In Wuhan, the Chinese city at the centre of the outbreak of a deadly Sars-like virus, dozens of vendors line up for compensation after officials shut down the local market.
“Many people here got infected,” said one vendor, referring to the virus that originated in the market and has now spread across the globe. Stallholders queueing outside the blue-shuttered stalls of the market were each receiving Rmb10,000 ($1,445) for lost business.
“We had live animals but nothing illegal,” insisted another vendor, amid reports that the virus jumped from wild animals such as civet cats that were reportedly sold at the market.
Nearly two months after the first reports of a new virus emerged in Wuhan, authorities have shut down air-and-rail transport links into and out of the central city, China’s seventh largest, which also acts as a transport hub to most of the country’s metropolises.
People swarmed the city’s airport and train station on Wednesday night to try to beat the travel ban. As the death toll mounted to 17 and the number of infected rose to 599 across China and cases were reported throughout Asia as well as the US, worried residents descended on Wuhan’s hospitals.
City authorities claim the air-and-rail travel ban and the closure of the market were evidence of decisive action to combat the spread of the disease. But with more than 100m Chinese about to travel for the lunar new year holiday, analysts question whether the slow release of information worsened the spread of the disease.
China only began a determined national drive after President Xi Jinping on Monday urged an all-out effort to curb the spread of the virus, and the Communist party threatened local officials who tried to cover it up, analysts said.
“The government has been trying to monopolise disease-related information from the very beginning,” said Yanzhong Huang, a fellow for global health at the Council on Foreign Relations in the US.
The Chinese government’s dissemination of information on the Wuhan virus is a dramatic improvement on 2003, when authorities covered up the Sars outbreak. This time, health authorities have released regular updates on the virus after patients began showing symptoms in late December.
Chinese authorities have isolated suspected patients, checked their contacts for infection, and identified and shared the virus’ genetic profile with overseas researchers. “China seems to be following best practices,” said Jeffrey Koplan, a global disease expert at Emory University in the US.
The problem was the slow dissemination of this information, analysts said.
When Chinese state media reported 27 cases of an unknown type of pneumonia in Wuhan on December 31, city authorities closed the market the next day, according to staff. Over the following two weeks, authorities in the city identified dozens of infections and said the cause was a virus similar to Sars.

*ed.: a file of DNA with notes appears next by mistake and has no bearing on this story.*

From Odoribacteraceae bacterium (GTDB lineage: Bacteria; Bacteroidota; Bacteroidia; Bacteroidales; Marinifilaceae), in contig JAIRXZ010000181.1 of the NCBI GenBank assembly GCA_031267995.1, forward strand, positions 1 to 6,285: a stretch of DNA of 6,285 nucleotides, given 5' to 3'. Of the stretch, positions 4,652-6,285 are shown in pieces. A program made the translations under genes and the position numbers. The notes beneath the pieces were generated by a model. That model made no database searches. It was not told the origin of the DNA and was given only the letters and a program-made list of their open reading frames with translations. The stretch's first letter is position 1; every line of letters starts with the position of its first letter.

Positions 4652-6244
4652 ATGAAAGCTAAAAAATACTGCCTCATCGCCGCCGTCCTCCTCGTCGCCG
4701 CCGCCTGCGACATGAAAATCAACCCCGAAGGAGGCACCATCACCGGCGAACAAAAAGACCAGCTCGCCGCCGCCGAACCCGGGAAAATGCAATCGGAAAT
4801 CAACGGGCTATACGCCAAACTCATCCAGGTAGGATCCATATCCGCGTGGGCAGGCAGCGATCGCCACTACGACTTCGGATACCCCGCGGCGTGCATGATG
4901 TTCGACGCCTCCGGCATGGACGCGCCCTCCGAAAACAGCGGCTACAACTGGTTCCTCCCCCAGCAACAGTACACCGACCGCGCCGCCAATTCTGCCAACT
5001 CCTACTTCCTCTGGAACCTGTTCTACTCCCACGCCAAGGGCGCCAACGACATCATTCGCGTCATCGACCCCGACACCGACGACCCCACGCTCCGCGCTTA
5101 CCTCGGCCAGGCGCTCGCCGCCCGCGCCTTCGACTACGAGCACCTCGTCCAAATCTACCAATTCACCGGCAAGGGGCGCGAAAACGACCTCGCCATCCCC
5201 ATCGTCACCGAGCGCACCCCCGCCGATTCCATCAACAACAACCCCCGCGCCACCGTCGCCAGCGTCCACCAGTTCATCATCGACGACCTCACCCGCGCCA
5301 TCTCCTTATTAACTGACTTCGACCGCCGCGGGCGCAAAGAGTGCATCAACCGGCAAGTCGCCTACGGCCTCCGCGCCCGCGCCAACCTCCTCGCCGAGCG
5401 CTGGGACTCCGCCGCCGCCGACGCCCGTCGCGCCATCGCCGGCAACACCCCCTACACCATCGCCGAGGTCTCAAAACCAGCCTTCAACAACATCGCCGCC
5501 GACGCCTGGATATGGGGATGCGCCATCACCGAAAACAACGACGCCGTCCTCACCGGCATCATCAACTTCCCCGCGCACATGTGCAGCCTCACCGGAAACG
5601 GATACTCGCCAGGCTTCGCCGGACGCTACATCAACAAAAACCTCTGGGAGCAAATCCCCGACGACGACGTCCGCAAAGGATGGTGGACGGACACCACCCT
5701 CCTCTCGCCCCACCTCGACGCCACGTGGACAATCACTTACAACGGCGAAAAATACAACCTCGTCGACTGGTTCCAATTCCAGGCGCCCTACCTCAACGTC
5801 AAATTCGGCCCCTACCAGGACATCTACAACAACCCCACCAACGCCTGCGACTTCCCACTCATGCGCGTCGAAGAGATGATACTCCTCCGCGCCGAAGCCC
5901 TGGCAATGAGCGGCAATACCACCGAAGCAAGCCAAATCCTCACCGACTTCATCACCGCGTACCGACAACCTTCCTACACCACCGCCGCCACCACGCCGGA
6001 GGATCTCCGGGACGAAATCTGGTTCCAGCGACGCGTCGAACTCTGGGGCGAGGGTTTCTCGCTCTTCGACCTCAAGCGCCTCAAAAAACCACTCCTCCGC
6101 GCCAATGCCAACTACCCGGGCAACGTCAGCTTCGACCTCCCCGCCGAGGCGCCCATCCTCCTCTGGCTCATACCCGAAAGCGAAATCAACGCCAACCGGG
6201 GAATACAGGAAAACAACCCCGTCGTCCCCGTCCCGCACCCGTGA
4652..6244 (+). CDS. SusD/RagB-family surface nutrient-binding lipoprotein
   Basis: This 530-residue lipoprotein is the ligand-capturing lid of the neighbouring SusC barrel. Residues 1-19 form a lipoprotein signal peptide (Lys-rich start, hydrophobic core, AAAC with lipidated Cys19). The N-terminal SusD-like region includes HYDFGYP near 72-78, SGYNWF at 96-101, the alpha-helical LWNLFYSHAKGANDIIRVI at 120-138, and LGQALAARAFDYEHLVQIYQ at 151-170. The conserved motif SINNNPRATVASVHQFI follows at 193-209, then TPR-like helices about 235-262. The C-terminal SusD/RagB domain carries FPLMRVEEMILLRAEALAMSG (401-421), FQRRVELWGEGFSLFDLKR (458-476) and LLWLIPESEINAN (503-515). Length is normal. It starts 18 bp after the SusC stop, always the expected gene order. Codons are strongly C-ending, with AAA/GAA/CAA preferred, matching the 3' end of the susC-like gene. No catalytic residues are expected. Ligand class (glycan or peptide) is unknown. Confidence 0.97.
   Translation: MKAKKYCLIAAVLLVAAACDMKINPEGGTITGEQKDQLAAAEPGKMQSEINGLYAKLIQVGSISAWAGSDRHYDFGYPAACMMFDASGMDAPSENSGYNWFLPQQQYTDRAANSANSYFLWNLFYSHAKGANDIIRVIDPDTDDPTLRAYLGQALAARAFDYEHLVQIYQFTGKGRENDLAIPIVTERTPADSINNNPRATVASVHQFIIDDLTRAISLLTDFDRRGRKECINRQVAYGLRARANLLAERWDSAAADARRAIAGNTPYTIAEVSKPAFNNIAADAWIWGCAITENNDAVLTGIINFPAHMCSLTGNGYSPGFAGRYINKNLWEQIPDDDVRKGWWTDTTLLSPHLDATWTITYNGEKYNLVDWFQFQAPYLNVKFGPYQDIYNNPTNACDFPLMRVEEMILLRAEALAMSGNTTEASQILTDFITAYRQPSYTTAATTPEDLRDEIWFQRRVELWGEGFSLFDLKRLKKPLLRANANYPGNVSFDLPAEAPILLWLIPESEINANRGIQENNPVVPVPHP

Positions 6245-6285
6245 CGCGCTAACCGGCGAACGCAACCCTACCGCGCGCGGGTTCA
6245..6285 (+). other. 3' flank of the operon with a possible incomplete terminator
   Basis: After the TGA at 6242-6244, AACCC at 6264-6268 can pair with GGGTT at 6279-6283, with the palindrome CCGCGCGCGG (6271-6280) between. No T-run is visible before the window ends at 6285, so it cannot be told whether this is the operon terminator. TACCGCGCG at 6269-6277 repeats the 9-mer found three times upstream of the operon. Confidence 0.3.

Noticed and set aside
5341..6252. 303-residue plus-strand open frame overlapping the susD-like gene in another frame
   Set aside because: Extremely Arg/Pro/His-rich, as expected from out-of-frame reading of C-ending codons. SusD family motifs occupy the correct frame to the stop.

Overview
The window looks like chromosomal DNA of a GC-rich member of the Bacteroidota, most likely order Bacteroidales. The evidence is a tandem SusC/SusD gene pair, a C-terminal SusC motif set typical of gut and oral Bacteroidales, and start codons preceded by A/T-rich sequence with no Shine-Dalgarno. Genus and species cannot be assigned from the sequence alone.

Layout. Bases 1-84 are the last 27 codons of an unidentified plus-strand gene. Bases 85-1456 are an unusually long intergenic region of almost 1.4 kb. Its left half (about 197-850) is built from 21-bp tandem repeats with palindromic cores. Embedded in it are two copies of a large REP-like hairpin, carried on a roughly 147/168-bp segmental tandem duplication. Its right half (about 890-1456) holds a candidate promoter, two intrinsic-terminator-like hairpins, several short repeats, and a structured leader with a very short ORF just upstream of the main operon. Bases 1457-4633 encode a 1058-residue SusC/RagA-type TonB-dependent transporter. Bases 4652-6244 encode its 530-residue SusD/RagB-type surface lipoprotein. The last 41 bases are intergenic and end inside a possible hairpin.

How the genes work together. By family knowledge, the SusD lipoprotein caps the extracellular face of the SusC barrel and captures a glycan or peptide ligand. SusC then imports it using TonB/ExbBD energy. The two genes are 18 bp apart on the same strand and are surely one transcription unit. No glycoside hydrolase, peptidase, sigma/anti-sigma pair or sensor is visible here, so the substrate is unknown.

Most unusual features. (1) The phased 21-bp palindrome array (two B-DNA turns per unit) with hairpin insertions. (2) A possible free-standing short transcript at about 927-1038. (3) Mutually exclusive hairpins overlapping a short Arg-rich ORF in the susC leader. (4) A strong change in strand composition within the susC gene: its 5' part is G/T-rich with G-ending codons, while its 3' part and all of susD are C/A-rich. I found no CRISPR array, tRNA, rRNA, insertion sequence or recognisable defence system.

But the city’s bestselling commercial newspaper, the Wuhan Evening News, did not feature the outbreak on its front page for two weeks, between January 6 and January 19.
Chinese censors also initially instructed media to stick to reprinting official reports on the virus from central government-controlled media, severely restricting independent reporting, according to multiple journalists.
In one example, a Chinese reporter said this month that they were told by a medical professional that hospitals in the city were given a target of “zero infections” among staff, with hospital deans liable to be fired for failing to meet the target. As a result, medical staff were slow to report infections among nurses.
But the journalist’s media outlet did not follow up on the information, the reporter said. This week, the Wuhan government suddenly admitted that 15 medical staff had been infected — a development normally considered an important indicator of the virality of a disease.
“Until recently the government was saying [there were] no such infections. Does that mean the infection happened all at once?” said the Council of Foreign Relations’ Mr Huang of the medical staff cases.
Part of the reason for the tightly controlled release of information was that Wuhan, a provincial capital, was hosting annual meetings of the top municipal and provincial officials from January 7 to 17.
“This is a major factor that the authorities in Wuhan city sought to project an air of calm and most likely delayed taking action to stop the spread of the Wuhan coronavirus,” said Dali Yang, an expert on Chinese bureaucracy at the University of Chicago.
Since Sars, China has built a world class network of disease control centres in all its big cities. Yet several cases were confirmed overseas in Thailand and Japan before infections were reported in Chinese cities other than Wuhan.
“The strength of the Chinese system, that [it] gets right down to the front line, was ultimately what got Sars under control,” said a public health expert who declined to be named. “There is a question of whether the alert [was] in place sufficiently quickly this time”.
Following Mr Xi’s statement, there have been stronger warnings on social media. “Anyone who deliberately delays and hides the reporting of cases out of self-interest will be nailed on a pillar of shame for eternity,” the ruling party’s Central Political and Legal Affairs Commission said on a social media account.
In Wuhan on Thursday, those who were unable to get away before the quarantine flocked to supermarkets and convenience stores to gather supplies while others crowded hospitals, worried they might have caught the disease. The atmosphere was of a city preparing for a siege rather than Spring Festival celebrations.
“I wouldn’t normally visit a hospital with mild symptoms,” said a 25-year-old woman surnamed Liu outside one of the city’s hospitals. “But I am more cautious after hearing about the virus.”
Additional reporting by Sue-Lin Wong and Qianer Liu in Shenzhen and Robin Yu in Hong Kong